Having a family doctor to call their own wasn’t something La Crete residents were accustomed to before Dr. Fathi Lajili arrived 10 years ago.
Back then, a doctor’s appointment in La Crete meant hopefully connecting with a physician who sporadically covered for the community some 700 kilometres north of Edmonton.
“We were used to having a locum doctor,” said Joyce Fehr, a community member and long-time rural health-care supporter in the area that includes a large Mennonite community.
“We would have doctors rotating in and out. [So] when Dr. Lajili came [and] was permanent and provided constant health care, that was something new to our community. [It] took time for people to adjust to [the idea that] we can go see the same doctor, Monday, Tuesday, Wednesday, Thursday, [or] Friday.
“He brought a completely new type of medicine to La Crete, which we desperately needed.”
Today, Dr. Lajili and his wife, Hanan Omar, are beloved members of the community after moving halfway around the world from their home country of Libya to the farming and forestry community along the mighty Peace River.
“He [is] the first resident doctor to stay here more than a year,” said Fehr, noting at one point even a locum wasn’t available for a period of six weeks.
“People in the community have a very, very high value of him and his commitment and what he has done for the community.”
“They are really fantastic people indeed. They were behind me 100 per cent and tried to make my life easier … to make me feel at home.” —Dr. Fathi Lajili
For Dr. Lajili, it all came down to a promise he made to the community when he realized their ongoing health-care challenges—including not having a local doctor—when he first arrived.
Interestingly, he sees some parallels between La Crete, a rural community, and Tripoli, the Libyan city of 1.1 million where he once worked.
“[You have] patients with the same characteristics, same incidents and same diseases like any other big hospital [including] car accidents … come to your [health-care] building,” said Dr. Lajili.
The main difference, he noted, is that Libyan patients aren’t usually transferred away from the urban hospital to receive health care. La Crete patients who require care beyond Dr. Lajili and his colleagues’ scope, or because of limited accessibility to equipment and testing, must be transferred an hour away to the hospital in High Level, and possibly Grande Prairie or Edmonton depending on the circumstances.
Working remotely took some time to get used to, but Dr. Lajili is proud of the relationships he’s built with his patients, colleagues both in La Crete and elsewhere, and the community in general.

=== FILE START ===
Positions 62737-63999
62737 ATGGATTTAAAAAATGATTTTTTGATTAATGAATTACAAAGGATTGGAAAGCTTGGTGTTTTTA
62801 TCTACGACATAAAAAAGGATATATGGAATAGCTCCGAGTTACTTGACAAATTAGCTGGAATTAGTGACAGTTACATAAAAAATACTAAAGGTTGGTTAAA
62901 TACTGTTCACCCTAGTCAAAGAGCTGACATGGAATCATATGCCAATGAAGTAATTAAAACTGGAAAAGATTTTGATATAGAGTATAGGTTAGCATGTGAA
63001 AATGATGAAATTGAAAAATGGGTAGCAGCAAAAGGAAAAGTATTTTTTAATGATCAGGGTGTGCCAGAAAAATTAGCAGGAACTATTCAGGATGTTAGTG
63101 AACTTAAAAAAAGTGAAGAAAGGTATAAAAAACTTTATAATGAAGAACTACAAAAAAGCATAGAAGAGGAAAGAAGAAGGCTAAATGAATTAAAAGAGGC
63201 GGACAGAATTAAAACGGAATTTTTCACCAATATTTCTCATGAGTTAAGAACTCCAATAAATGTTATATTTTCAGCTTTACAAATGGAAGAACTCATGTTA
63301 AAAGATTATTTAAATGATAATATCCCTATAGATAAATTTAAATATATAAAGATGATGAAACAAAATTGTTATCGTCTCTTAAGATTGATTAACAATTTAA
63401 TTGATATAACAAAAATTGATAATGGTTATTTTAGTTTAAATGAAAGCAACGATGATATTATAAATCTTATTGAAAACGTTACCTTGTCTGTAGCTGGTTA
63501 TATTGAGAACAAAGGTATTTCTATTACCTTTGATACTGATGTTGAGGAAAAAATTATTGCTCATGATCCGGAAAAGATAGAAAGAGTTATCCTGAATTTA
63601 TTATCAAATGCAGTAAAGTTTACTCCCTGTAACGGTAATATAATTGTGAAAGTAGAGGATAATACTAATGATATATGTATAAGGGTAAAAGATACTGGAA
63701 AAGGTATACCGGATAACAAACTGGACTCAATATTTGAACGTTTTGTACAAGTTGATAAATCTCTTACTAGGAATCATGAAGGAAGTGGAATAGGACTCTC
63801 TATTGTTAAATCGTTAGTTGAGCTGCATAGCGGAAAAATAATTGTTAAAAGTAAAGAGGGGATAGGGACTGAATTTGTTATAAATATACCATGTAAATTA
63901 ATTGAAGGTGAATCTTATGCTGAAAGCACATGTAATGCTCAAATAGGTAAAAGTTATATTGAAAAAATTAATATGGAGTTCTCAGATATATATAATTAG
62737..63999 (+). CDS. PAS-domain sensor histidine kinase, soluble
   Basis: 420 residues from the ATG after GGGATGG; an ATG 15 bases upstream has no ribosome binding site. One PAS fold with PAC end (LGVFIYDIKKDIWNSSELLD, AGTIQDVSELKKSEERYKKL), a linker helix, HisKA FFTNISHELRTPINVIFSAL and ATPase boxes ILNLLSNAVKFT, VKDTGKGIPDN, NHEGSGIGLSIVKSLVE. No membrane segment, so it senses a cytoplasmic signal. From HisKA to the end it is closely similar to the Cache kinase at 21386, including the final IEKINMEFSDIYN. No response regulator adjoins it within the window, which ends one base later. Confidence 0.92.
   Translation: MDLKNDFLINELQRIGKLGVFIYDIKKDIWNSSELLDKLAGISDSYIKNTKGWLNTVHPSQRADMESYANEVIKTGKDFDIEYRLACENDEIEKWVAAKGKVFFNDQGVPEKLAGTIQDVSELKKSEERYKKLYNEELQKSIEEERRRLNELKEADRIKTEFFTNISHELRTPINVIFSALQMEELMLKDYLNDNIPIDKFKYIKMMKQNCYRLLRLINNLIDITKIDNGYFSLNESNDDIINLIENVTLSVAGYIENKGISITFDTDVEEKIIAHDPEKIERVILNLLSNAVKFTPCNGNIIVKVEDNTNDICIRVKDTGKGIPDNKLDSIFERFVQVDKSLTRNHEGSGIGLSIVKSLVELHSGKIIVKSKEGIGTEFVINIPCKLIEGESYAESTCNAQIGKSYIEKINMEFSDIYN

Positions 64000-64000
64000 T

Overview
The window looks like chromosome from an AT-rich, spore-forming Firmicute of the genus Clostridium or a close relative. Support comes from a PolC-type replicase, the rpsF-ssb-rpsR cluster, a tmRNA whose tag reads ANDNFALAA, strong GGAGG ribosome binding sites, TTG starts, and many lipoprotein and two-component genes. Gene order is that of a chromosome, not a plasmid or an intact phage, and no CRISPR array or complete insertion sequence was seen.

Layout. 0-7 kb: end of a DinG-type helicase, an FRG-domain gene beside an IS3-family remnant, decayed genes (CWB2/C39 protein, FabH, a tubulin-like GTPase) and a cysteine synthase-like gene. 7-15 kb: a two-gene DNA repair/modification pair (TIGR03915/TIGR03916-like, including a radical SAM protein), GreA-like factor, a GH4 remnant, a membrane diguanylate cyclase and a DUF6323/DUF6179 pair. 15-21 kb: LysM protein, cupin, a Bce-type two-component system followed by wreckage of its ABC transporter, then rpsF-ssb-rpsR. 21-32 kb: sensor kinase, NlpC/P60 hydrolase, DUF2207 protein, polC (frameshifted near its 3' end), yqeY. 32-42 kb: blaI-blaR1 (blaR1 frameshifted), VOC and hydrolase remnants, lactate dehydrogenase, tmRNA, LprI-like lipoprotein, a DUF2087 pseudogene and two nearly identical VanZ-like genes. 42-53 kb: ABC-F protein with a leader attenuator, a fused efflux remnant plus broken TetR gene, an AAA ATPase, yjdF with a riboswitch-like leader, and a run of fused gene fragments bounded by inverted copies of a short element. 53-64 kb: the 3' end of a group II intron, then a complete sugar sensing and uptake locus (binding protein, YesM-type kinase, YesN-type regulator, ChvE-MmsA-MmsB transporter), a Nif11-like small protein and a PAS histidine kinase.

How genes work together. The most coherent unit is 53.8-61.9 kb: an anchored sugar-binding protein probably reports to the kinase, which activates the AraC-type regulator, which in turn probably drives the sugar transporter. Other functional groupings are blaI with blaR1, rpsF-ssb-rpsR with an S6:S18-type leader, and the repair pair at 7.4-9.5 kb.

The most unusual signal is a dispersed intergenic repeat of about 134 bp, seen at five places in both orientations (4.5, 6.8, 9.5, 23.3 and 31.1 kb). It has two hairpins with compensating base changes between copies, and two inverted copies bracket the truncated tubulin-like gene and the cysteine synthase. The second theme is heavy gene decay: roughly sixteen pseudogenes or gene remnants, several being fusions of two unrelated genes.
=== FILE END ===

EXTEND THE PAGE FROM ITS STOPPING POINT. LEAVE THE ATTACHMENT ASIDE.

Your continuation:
Two other doctors, Dr. Daniel Erasmus and Dr. Thys Van Rooyen, have since moved into the community to work with Dr. Lajili.
He admits it took some time for area residents to accept him after seeing many locum physicians come and go over the years.
Today, he’s a respected physician and La Crete community member.
“In the first few years, there [were] challenges because [I’m] coming from a different country, [with a] different accent, and a different culture,” Dr. Lajilli said, noting something as simple as speaking with his hands and other gestures that are common in Mediterranean cultures, took locals time to understand.
He also had to learn about life in La Crete.
“When you’re a doctor doing the job in one of those remote areas, if you don’t have patience, if you don’t respect cultures, and if you don’t have whatever it takes to make you [insist] every day that you’ve got to do the right thing for those people, you’re going to give it up very quickly because you think everything is against you.
“In fact, it’s nothing against you because this is how [the community] lives. You came to their community, you want to help them, you have to understand how they live, what they like, what they want.…
“As a doctor, … you need to see things from [a] different perspective.”
Dr. Lajili is thankful for the community support he’s experienced while he has practised in La Crete. Recently, some area leaders and members of the La Crete Health Committee gathered to acknowledge Dr. Lajili and Omar’s commitment to the community.
“They are really fantastic people indeed,” said Dr. Lajili of the community support. “They were behind me 100 per cent and tried to make my life easier … to make me feel at home.”
Since Dr. Lajili set foot in the far northern Alberta community, he’s watched the area’s population nearly double in size, said Fehr. It’s a young community with about 6,800 members under 18 years of age. Nearly 400 babies were born to area families in the past year.
Fehr and Dr. Lajili are excited about the prospect of Alberta Health Services and Covenant Health opening a health centre in the area so parents have 24/7 health services for their kids, pregnant women can give birth locally, and other health services are expanded.
“We are very thankful for the sophisticated system of Canadian health…. It works when you need it,” said Dr. Lajili.
“Yes, there [can be] a delay and we understand the frustrations of the patient, but most of the time when the system gets moving… I think the patient gets the best care in the world.”
— Lorena Franchuk